As mentioned in my previous publication about NoSQL databases it’s impossible to have Consistency, Availability and Partitioning simultaneously (it’s the “CAP theorem”).
On the other hand, classical Relational Databases are not scalable enough and cannot provide the same performance as the NoSQL solutions.
That’s why some relational databases providers are trying to find technical alternatives to close the gap between SQL and NoSQL capabilities.
The “NewSQL” is a movement promoting a new type of relational databases (or extensions for existing relational databases). It seeks to provide the same scalable performance of NoSQL systems but it’s still based on a relational paradigm and it keeps the good old SQL as the query language. Moreover it guarantees ACID transactions (Atomicity, Consistency, Isolation, and Durability).
The term “NewSQL” has been created by Matt Aslett from “the 451 group”. He writes:
“ ’NewSQL’ is our shorthand for the various new scalable/high performance SQL database vendors. We have previously referred to these products as ‘ScalableSQL’ to differentiate them from the incumbent relational database products. Since this implies horizontal scalability, which is not necessarily a feature of all the products, we adopted the term ‘NewSQL’ in the new report.
And to clarify, like NoSQL, NewSQL is not to be taken too literally: the new thing about the NewSQL vendors is the vendor, not the SQL.”
The NewSQL’s goals are to bring the benefits of the relational paradigm to distributed architectures or to provide so good performances that horizontal scalability is no longer a necessity.
The “NewSQL promise” in brief:
Is NewSQL a competitor for NoSQL ?
A priory no, technically NoSQL offers specific benefits (flexibility due to the “schema-less” approach, natural integration with REST and JSON, etc) but with the historical usage of SQL everywhere and with the inevitable resistance to change it could curb the NoSQL adoption because it allows to continue to use existing SQL code and SQL skills.…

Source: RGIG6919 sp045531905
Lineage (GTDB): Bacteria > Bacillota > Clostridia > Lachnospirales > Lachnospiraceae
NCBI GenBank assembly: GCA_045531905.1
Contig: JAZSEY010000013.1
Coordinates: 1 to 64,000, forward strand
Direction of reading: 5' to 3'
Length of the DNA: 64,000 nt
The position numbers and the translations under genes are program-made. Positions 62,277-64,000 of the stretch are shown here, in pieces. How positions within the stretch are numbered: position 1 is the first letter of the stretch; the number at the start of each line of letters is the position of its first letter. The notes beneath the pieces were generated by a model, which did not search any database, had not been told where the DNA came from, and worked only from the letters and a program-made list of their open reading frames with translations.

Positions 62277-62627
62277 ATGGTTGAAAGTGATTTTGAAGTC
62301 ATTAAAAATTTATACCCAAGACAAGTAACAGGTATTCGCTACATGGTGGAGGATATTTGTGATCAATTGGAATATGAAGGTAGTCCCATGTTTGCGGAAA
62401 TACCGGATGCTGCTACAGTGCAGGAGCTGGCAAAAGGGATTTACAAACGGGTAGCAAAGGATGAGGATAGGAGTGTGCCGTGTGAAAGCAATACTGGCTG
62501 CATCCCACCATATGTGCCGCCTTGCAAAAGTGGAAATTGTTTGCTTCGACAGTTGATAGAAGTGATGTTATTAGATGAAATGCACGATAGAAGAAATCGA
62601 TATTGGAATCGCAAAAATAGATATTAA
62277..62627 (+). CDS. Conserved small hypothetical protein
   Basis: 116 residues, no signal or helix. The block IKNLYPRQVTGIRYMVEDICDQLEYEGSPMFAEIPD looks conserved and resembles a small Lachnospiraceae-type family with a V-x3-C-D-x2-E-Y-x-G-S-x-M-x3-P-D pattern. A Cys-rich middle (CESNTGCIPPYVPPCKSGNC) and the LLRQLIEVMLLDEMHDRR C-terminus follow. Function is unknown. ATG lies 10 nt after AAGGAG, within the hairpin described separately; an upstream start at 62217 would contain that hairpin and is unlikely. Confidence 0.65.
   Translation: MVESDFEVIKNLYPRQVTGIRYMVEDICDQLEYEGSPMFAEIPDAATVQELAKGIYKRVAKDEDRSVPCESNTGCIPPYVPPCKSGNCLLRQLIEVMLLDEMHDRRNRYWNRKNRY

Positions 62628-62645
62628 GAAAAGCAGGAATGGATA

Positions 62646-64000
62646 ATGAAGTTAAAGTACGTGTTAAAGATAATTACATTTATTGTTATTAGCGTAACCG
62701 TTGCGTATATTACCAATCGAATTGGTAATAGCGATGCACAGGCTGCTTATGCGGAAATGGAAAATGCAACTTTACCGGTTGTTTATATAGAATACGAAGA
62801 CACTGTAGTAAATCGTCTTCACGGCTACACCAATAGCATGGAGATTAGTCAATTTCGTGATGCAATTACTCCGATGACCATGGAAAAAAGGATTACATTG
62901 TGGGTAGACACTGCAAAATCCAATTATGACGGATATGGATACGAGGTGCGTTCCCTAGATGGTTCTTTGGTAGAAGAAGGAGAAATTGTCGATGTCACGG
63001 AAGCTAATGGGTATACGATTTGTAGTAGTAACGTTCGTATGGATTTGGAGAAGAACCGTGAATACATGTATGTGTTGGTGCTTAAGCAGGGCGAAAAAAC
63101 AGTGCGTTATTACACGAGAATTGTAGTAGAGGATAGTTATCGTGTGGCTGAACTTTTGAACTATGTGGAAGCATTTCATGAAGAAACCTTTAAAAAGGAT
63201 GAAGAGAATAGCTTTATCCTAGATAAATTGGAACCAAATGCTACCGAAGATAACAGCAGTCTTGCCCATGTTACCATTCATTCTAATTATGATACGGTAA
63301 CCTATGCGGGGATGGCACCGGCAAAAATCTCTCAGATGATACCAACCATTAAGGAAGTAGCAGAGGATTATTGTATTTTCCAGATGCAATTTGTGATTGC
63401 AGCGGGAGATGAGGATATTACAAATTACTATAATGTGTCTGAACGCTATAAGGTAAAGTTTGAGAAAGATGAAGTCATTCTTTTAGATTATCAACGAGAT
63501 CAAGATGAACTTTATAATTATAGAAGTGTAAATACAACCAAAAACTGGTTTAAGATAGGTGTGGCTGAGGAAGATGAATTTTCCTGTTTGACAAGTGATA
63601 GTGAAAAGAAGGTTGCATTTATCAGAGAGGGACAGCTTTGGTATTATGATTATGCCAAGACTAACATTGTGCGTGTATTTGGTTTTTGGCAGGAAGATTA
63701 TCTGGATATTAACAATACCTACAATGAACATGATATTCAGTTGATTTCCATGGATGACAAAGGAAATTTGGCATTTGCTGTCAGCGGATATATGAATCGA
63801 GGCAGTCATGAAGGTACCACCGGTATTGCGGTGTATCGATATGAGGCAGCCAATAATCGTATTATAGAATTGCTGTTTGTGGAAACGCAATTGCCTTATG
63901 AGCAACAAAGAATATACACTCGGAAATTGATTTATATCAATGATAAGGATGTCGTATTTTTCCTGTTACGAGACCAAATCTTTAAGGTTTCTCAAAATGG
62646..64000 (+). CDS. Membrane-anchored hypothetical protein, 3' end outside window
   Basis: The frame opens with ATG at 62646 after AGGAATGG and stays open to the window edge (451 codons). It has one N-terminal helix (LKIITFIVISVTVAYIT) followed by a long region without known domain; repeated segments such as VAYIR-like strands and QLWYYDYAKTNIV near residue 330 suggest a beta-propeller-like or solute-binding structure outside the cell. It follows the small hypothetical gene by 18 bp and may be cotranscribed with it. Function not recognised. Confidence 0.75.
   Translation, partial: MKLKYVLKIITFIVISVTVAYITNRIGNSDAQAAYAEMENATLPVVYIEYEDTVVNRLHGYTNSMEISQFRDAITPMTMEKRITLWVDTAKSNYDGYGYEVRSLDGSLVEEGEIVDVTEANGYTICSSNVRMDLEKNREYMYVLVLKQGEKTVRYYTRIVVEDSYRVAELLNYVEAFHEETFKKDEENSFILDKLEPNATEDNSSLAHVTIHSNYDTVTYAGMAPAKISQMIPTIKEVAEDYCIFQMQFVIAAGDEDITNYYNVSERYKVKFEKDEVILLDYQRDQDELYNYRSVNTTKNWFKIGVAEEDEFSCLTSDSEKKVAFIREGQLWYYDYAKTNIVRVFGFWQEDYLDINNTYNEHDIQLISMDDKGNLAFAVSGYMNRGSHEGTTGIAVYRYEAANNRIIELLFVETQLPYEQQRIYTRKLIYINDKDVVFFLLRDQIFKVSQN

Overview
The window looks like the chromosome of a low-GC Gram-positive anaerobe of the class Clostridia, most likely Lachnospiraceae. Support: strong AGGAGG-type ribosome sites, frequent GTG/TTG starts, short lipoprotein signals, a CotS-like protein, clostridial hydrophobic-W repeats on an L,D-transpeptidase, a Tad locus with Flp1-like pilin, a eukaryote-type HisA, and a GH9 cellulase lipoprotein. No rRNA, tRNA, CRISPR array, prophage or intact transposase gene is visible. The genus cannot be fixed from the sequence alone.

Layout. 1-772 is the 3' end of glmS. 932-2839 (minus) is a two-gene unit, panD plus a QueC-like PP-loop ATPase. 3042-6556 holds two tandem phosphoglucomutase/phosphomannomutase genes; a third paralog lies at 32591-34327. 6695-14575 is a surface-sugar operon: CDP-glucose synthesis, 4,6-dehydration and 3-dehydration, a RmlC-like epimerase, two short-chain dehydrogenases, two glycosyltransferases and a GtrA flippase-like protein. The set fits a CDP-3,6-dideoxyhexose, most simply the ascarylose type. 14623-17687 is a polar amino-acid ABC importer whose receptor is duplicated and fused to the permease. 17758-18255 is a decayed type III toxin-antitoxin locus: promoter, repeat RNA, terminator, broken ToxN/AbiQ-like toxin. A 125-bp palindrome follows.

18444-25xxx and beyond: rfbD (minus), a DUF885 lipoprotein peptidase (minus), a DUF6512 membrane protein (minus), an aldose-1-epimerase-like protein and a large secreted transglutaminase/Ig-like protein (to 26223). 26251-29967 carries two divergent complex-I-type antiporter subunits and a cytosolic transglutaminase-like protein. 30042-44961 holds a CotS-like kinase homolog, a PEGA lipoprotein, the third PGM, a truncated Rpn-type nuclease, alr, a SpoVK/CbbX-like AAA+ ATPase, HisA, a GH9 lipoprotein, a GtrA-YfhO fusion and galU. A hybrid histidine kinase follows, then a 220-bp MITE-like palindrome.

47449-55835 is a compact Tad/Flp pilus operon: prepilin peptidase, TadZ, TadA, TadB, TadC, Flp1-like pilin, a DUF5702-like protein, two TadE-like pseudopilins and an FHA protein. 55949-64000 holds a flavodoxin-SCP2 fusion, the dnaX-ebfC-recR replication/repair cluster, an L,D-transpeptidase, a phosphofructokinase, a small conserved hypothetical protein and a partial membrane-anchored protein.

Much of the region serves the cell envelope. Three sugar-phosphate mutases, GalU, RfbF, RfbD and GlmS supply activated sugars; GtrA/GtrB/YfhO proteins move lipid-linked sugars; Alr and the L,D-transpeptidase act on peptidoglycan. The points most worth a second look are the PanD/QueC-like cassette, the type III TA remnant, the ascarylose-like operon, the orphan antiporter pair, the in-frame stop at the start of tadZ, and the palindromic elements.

Some NewSQL solutions :
- VoltDB (in-memory database) : http://voltdb.com/
- ClustrixDB (distributed peer-to-peer SQL database) : http://www.clustrix.com/
- NuoDB (distributed database management) : http://www.nuodb.com/
- GenieDB (based on MySQL) : http://www.geniedb.com/
- ScaleArc (SQL traffic manager ) : http://www.scalearc.com/
- ScaleDB (MySQL scalability) : http://scaledb.com/
- Tokutek/TokuDB (MySQL/MariaDB scallability): http://www.tokutek.com/
- JustoneDB (built upon PostgreSQL) : http://www.justonedb.com/
- MemSQL (in-memory database) : http://www.memsql.com/
Some “In-Memory” databases provided by big vendors
- SAP Hana : http://www.saphana.com
- Oracle TimesTen : http://www.oracle.com/us/products/database/timesten/overview/index.html
- IBM solidDB : http://www-01.ibm.com/software/data/soliddb/
SQL, NoSQL or NewSQL : now you have the choice !